論文アブストラクト： This study used both quantitative and qualitative data to assess whether a High Immersion viewing platform (virtual reality headset) elicits stronger feelings of narrative engagement and empathy compared to a Low Immersion platform (smartphone) when viewing an animated 360° video. In line with prior research, participants (N = 65) reported greater feelings of presence in the High Immersion condition compared to Low Immersion. However, immersive condition was not significantly related to narrative engagement or empathy. Interview responses revealed that participants' perceptions of their role in the film experience (i.e., Character, Observer, or Other/Not Sure) varied and were significantly related to narrative engagement. Participants who saw themselves as a Character (versus Observer) reported higher narrative engagement and empathy. Findings suggest that although a more immersive viewing platform can enhance presence during a 360° video experience, a clear understanding of viewer role is both difficult to achieve and critical to story comprehension and empathy.
論文アブストラクト： On live streams, viewers can support streamers through various methods ranging from well-wishing text messages to money. In this study (N=230) we surveyed viewers who had given money to a streamer. We identified six motivations for why they gave money to their favorite live streamer. We then examined how factors related to viewer, streamer, and viewer-streamer interaction were associated with three forms of social support provision: emotional, instrumental, and financial support. Our main findings are: parasocial relationship was consistently correlated with all three types of social support, while social presence was only related with instrumental and financial support; interpersonal attractiveness was associated with emotional and instrumental support and lonely people were more likely to give instrumental support. Our focus on various types of social support in a live streaming masspersonal platform adds a more detailed understanding to the existing literature of mediated social support. Furthermore, it suggests potential directions for designing more supportive and interactive live streaming platforms.
論文アブストラクト： This paper examines the sense of presence, attitude change, perspective-taking, and usability of a split-sphere, first-person perspective 360 degree video about gender inequality, in which people can choose to watch the narrative from the male or female character's perspective. Sixty-seven participants were randomly assigned to watch (1) the video in 360 degree split-view in a head-mounted display, (2) the same film as 180 degree in a HMD, or (3) a flat control version of the video on a laptop. The 360 degree split-sphere increased the viewers' feeling of personal responsibility for resolving gender inequality, desire to rewatch the video, fear of missing out, and feeling of missing the full story. The 180 degree video created the strongest sense of presence, embodiment, and understanding of the character. However, people with greater egocentric projection onto the male character felt less responsible for resolving gender inequality, particularly in the 360 degree split-view.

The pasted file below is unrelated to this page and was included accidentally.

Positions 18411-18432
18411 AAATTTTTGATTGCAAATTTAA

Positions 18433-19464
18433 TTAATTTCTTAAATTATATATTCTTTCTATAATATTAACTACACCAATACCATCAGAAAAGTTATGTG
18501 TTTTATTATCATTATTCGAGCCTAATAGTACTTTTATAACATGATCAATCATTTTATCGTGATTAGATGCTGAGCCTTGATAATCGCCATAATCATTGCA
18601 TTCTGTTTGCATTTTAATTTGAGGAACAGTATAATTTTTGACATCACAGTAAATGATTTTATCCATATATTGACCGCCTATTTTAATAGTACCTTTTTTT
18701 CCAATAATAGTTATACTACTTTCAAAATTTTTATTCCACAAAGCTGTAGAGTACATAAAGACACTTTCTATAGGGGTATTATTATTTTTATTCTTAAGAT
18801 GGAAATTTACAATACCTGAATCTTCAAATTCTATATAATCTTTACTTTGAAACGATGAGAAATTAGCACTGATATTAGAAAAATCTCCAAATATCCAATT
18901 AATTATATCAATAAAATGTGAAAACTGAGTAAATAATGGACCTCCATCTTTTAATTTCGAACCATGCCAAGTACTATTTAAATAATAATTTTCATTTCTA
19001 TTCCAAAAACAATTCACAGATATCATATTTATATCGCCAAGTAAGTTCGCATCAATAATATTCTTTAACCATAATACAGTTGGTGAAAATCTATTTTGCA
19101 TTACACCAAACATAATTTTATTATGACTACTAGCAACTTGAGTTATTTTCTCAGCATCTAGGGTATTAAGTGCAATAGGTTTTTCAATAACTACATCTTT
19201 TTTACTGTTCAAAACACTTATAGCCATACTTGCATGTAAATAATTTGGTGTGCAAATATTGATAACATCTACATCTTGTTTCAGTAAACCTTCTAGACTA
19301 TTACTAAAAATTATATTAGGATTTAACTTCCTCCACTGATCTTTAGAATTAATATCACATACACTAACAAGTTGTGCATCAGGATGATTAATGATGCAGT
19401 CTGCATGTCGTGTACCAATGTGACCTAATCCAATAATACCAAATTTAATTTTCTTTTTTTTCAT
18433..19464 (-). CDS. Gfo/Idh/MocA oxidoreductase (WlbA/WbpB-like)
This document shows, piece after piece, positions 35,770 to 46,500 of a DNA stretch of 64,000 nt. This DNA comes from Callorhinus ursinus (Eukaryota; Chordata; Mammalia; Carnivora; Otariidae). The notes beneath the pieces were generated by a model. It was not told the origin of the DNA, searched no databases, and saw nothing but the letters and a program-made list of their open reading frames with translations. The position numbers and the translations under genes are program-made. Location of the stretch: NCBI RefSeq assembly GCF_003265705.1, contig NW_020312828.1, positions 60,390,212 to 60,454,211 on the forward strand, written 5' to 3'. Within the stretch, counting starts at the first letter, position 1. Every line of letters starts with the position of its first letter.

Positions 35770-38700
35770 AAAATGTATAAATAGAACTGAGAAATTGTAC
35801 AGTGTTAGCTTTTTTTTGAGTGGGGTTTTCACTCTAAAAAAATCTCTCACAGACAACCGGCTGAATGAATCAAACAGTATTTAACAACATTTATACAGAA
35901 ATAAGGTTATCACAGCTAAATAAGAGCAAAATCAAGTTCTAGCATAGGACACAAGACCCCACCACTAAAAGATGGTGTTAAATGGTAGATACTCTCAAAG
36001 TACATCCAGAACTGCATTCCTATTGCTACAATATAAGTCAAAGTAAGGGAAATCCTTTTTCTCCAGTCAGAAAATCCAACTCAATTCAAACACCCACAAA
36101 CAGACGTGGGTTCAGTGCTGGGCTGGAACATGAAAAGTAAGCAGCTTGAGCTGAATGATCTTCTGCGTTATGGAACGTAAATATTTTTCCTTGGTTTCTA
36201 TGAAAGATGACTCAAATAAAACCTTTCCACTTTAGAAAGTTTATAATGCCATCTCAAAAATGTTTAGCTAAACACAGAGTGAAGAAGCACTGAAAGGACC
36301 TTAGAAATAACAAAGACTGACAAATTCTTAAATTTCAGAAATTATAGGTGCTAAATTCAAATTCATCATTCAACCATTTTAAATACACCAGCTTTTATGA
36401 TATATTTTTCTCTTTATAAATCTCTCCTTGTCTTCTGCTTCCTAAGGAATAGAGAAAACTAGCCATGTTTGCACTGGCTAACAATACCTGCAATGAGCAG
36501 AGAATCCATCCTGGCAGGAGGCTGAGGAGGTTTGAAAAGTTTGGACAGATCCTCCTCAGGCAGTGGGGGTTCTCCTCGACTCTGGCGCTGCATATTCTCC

論文アブストラクト： This paper discusses the effects of multiple viewpoint videos for metacognition of experiences. We present a system for recording multiple users' collaborative experiences by wearable and environmental sensors, and another system for viewing multiple viewpoint videos automatically identified and extracted to associate to individual users. We designed an experiment to compare the metacognition of one's own experience between those based on memory and those supported by video viewing. The experimental results show that metacognitive descriptions related to one's own mind, such as feelings and preferences, are possible regardless whether a person is viewing videos, but such episodic descriptions as the content of someone's utterance and what s/he felt associated with it are strongly promoted by video viewing. We conducted another experiment where the same participants did identical metacognitive description tasks about half a year after the previous experiment. Through the experiments, we found the first-person view video is mostly used for confirming the episodic facts immediately after the experience, whereas after half a year, even one's own experience is often felt like the experiences of others therefore the videos capturing themselves from the conversation partners and environment become important for thinking back to the situations where they were placed.